Research output: Contribution to journalArticle

Morlacco, Alessandro ; Murphy, Christopher R. ; Rangel, Laureano J. ; Mynderse, Lance A. ; Thompson, Robert H. ; Karnes, Robert Jeffrey. / Effect of Level of Urology Training on Gleason Score and Prostate Volume Estimation Agreement between Transrectal Ultrasound Guided Biopsy and Radical Prostatectomy Specimen. In: Urology Practice. 2018 ; Vol. 5, No. 1. pp. 76-82.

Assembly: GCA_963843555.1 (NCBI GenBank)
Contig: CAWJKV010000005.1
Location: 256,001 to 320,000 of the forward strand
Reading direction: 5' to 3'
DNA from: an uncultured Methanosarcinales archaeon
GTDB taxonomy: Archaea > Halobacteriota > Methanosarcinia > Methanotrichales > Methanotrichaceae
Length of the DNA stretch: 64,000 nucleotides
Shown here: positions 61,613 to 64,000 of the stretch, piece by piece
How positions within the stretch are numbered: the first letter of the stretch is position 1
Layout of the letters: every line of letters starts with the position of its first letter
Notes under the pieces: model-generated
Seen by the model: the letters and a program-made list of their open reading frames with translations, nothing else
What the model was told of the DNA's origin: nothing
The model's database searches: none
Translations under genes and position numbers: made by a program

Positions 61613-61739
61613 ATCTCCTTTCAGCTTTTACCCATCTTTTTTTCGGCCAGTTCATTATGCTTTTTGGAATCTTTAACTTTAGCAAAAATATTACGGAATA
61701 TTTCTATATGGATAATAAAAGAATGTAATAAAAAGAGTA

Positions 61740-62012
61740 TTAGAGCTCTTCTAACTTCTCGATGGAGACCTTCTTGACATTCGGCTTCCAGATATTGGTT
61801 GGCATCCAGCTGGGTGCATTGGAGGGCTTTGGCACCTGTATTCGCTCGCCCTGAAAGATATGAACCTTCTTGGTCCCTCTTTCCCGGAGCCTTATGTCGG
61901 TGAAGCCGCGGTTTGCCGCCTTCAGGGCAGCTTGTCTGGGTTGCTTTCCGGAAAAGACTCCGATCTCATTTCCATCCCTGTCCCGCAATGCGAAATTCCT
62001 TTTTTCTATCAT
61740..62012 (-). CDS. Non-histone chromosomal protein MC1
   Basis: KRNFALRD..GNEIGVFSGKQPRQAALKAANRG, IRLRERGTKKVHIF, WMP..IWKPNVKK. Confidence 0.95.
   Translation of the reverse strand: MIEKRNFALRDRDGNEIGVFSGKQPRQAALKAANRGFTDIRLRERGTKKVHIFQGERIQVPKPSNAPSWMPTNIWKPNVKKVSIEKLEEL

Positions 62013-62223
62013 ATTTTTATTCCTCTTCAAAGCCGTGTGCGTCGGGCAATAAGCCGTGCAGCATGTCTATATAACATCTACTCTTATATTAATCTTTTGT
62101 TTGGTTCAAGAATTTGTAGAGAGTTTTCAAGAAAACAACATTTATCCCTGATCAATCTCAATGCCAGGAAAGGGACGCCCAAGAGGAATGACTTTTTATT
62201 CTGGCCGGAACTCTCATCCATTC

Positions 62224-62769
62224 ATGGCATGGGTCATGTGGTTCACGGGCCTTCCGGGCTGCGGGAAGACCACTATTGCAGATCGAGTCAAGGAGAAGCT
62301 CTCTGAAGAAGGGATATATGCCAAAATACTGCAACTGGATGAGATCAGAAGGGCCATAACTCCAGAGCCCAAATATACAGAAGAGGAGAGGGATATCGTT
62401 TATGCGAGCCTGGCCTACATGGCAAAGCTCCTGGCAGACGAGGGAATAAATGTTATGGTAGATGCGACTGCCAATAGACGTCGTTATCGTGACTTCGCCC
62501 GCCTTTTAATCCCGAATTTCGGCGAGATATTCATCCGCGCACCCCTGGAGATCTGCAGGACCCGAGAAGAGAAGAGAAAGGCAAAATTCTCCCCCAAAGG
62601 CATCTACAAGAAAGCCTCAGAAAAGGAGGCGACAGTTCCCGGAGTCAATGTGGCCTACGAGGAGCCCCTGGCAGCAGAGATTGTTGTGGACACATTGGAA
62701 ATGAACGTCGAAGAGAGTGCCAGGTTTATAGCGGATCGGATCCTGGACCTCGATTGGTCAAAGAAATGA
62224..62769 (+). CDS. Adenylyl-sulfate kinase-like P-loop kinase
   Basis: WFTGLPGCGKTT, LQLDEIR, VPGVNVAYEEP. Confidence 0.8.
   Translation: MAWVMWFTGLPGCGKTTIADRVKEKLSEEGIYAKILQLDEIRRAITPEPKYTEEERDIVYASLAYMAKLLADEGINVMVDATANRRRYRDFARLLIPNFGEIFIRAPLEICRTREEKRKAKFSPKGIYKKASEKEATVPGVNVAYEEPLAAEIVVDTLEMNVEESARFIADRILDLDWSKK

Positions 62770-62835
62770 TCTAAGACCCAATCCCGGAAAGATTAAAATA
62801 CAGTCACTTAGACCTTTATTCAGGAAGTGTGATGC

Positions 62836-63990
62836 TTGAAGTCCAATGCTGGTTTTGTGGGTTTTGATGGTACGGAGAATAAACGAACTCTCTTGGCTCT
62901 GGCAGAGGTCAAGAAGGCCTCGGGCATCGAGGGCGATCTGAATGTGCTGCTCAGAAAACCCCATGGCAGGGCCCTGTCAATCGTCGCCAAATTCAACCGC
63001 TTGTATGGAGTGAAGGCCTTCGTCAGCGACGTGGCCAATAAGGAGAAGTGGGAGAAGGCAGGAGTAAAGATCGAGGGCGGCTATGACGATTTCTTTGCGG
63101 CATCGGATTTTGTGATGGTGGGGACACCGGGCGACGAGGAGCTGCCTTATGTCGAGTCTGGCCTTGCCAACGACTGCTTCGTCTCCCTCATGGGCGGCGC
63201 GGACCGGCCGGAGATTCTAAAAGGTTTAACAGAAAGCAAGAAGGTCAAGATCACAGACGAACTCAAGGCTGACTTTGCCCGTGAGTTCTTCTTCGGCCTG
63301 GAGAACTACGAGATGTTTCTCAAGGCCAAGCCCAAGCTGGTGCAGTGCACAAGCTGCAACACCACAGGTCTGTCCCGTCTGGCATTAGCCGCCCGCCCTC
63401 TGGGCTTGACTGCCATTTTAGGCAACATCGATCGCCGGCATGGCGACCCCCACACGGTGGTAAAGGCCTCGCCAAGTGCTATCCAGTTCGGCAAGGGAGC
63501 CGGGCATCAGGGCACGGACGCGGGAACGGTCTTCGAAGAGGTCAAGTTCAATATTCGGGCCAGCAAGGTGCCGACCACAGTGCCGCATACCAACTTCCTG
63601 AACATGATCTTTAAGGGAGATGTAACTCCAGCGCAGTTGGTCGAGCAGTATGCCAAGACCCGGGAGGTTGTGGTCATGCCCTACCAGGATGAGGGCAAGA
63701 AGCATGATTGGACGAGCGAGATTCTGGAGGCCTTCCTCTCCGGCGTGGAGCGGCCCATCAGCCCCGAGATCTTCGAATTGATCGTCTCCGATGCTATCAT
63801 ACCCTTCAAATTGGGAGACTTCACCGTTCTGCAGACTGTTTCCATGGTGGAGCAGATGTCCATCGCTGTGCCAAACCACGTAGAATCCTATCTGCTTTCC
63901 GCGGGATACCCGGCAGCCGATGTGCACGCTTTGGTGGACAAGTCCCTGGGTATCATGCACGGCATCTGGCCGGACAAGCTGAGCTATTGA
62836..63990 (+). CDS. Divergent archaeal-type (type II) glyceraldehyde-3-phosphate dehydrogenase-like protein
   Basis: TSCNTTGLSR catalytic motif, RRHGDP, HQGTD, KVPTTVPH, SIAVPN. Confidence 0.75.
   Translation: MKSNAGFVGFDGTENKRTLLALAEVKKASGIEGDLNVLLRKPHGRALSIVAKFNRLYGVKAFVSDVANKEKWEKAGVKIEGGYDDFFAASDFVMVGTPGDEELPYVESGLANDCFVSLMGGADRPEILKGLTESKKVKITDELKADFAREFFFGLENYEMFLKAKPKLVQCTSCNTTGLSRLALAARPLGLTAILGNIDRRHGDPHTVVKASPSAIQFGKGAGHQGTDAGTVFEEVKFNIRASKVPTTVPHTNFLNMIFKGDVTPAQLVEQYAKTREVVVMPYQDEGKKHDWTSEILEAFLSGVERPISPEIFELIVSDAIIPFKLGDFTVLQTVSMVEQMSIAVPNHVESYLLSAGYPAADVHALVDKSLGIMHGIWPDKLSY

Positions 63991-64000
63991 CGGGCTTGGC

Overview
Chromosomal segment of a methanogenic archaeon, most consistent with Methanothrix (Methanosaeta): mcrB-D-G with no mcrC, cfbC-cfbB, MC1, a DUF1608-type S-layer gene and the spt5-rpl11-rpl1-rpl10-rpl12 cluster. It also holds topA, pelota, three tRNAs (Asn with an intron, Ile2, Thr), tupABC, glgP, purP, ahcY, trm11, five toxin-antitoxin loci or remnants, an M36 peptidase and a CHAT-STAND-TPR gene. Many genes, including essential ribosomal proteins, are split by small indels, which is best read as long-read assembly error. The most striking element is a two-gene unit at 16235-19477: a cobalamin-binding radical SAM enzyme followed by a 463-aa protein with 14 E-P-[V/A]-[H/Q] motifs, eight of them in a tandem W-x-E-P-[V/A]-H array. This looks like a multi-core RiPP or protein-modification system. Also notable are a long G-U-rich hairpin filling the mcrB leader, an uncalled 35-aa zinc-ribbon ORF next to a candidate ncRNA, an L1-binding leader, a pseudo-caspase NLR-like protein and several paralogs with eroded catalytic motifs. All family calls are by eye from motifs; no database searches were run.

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abstract = "Introduction Transrectal ultrasound guided prostate biopsy may be performed by operators with various levels of training. Little is known about the impact of training level on biopsy results. We evaluated the effect of training level on the accuracy of transrectal ultrasound guided prostate biopsy findings. Methods We retrospectively reviewed 500 consecutive patients who underwent transrectal ultrasound guided prostate biopsy and subsequent radical prostatectomy. Transrectal ultrasound operators were stratified based on level of training as junior, senior, chief, fellow or staff. Linear regression was performed to analyze the effect of training level on volume estimates. A weighted Kappa statistic evaluated agreement between biopsy and pathological Gleason scores while an adjusted cumulative logistic regression model analyzed the effects of training level. Results A total of 482 patients were included in the final analysis. Transrectal ultrasound guided biopsy was performed by staff in 78 (16{\%}) patients, by fellows in 18 (4{\%}), chief residents in 48 (10{\%}), senior residents in 126 (26{\%}) and junior residents in 212 (44{\%}). There was no significant difference between transrectal ultrasound and radical prostatectomy specimen volume estimates among the training levels. Level of training was not significantly associated with pathological features, including Gleason score, primary Gleason grade, highest single Gleason grade and estimated tumor volume. Study limitations include the retrospective design and the variability among members of the same group. Conclusions Agreement between biopsy and pathological Gleason scores is high for all levels of training. Training level has no impact on prostate volume estimations or the prediction of pathological features.",